Few carmakers have the horn-grabbing, high-octane reputation of Lamborghini. And yet most of its motors — each with a badge bearing a raging, rampant steer — are anything but bullish. In fact, despite founder Ferruccio Lamborghini having spent time with a breeder of Spanish fighting bulls in Seville, and being a proud Taurus himself, his cars are smooth, contoured and controlled.
They’re streamlimed, aerodynamic beasts; confident, yes, and aggressive when accelerated — but as far from bulky or burly as cars can be. And none of these elegant motors are more beautiful than Lamborghini’s head-turning, eye-catching, mid-century marvel; the Miura.
In 1966, when the first production model Miura was rolled out at the Geneva Motor Show (a prototype appeared at the Turin Auto Show the previous year), its revolutionary mid-engined design and bodywork by Bertone’s Marcello Gandini was rapturously received. Members of the motoring press, show-goers and industry professionals alike praised its blend of power and poise.
David E. Davis, the legendary American car journalist, even wrote: “‘Miura’ is the name of the meanest, wildest bull there is, and old man Lamborghini didn’t call it that for nothing”. We wholeheartedly, covetously agree. Because, with brains, brawn and beauty, this is surely the ultimate Lamborghini.
So how did it happen? Ferruccio Lamborghini (who was 50-years-old when Davis dubbed him ‘old man’) was born to grape-farming parents in Italy’s northern province of Ferrara. He began his engineering enterprise in 1947, building tractors and other agricultural equipment.
A lover of Maseratis and Ferraris, Lamborghini developed his own sporting engine and built his first car, the ‘350GTV’, that debuted at the 1963 Turin Motor Show. The initial response to his work was warm — and Lamborghini became determined to turn up the heat for his next model.
But, rather than double down on this successful sleek aesthetic, Lamborghini yearned to drive things in a different direction. Rather than the racy sportsters his engineering team favoured, the carmaker wanted to create powerful-yet-sedate grand tourers. And yet, during 1965, his three top engineers, Gian Paolo Dallara, Paolo Stanzani and Bob Wallace, began work on a prototype car after hours, through the night.
This was the ‘P400′ — the car that would eventually become the Miura. And, despite his initial opposition, Ferruccio Lamborghini was convinced of the car’s use, if for nothing more than a marketing tool. An engineer at heart, he also appreciated the originality of its transversely-mounted mid-engine layout, and how its V12 had been effectively merged with the transmission and differential — a solution to the lack of space under the car’s shapely bodywork.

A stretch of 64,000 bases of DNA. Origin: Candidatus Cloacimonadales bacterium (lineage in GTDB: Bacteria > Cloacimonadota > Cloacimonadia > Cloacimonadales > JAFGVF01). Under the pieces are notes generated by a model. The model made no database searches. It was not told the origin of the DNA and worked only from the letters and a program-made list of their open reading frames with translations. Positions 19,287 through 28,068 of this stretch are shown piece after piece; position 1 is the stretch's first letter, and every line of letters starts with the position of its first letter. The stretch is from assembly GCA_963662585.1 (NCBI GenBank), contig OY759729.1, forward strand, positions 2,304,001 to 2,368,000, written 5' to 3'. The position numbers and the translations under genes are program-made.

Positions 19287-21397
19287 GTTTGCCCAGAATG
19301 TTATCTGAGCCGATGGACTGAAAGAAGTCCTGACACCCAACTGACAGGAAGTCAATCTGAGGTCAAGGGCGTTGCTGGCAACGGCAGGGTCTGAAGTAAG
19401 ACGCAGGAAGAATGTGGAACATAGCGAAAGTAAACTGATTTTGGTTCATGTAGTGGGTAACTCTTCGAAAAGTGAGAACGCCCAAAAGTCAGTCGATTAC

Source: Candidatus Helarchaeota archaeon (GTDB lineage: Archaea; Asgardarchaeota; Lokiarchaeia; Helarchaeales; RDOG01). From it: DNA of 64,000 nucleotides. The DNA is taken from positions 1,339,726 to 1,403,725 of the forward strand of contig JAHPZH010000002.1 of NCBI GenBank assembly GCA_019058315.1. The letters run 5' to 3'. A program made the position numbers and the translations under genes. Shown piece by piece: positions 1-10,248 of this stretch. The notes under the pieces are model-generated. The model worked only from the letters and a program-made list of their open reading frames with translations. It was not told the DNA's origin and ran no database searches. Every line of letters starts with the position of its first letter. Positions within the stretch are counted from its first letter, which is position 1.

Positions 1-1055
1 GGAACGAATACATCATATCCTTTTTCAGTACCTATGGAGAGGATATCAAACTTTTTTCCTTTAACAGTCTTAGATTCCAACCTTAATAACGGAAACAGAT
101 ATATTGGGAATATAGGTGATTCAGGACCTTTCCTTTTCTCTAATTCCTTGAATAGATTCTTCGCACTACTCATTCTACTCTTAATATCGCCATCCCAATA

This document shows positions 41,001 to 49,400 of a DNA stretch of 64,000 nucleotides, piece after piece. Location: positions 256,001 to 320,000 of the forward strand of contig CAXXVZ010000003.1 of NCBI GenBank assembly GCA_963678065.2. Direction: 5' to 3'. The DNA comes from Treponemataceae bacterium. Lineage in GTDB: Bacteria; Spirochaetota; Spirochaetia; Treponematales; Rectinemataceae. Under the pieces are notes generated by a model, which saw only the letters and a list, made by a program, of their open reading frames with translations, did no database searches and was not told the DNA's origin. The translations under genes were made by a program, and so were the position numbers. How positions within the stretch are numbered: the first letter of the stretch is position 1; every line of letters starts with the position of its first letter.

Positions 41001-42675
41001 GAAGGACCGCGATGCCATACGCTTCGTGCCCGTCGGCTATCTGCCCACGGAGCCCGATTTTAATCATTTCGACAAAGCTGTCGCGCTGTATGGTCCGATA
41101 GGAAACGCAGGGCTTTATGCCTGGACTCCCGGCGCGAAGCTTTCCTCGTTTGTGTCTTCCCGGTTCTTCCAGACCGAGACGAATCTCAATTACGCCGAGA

This bodywork was created by Turin’s talented Nuccio Bertone, who finished the styling mere days before the car debuted at the 1966 Geneva Motor Show. Bertone allegedly pushed to be involved with the project after falling for the innovative compact chassis, and told Lamborghini: “I will pen the perfect shoe to fit such a wonderful foot”.
Upon completion, just days before Geneva, Ferruccio Lamborghini bet Bertone that they would sell 50 Miuras. Bertone disagreed. He loved the car, but expected that no more than 20 units would ever sell. Both men were miles wide of the mark — as the Italian automaker ended up building 764 examples of this extraordinary supercar. The last model rolled off the production line in 1973.
In the intervening years, the car became a star. It pioneered the mid-engined, two-seat layout which has since become the standard for almost all high-performance sports and supercars. And, when it launched, the Miura was the fastest production road car ever made. It left its rivals, the Ferrari 275 and Jaguar E-Type, in the dust — and, despite commonly-held beliefs and views, we think it’s a more handsome proposition, too.
The model you see here is a 1969 Lamborghini Miura P400 S, which sold for just shy of $2 million last summer in California. And it’s one of several notable Miuras. In 1969’s The Italian Job, an orange Miura meets a smoky alpine end on the iconic Great St Bernard Pass. And, years after the last Miura was made, a 1972 Miura S can be heard revving up in the background of Van Halen’s 1984 song ‘Panama’.
And, of course, it immortalised that bull-bearing badge worn by every Lamborghini since, all the way up to today’s Huracán. The name ‘Miura’ was even borrowed from a famed fighting bull breeder, one of the oldest and most highly reputed ‘ganaderías’ in Spain. So, even though this motor is much more beautiful than its bullish namesake, it still shares some of those indomitable, indelible qualities; of power, of spirit and of strength.
Want more classic cars? Inside Lunaz, the British brand restoring motors to their former glory…
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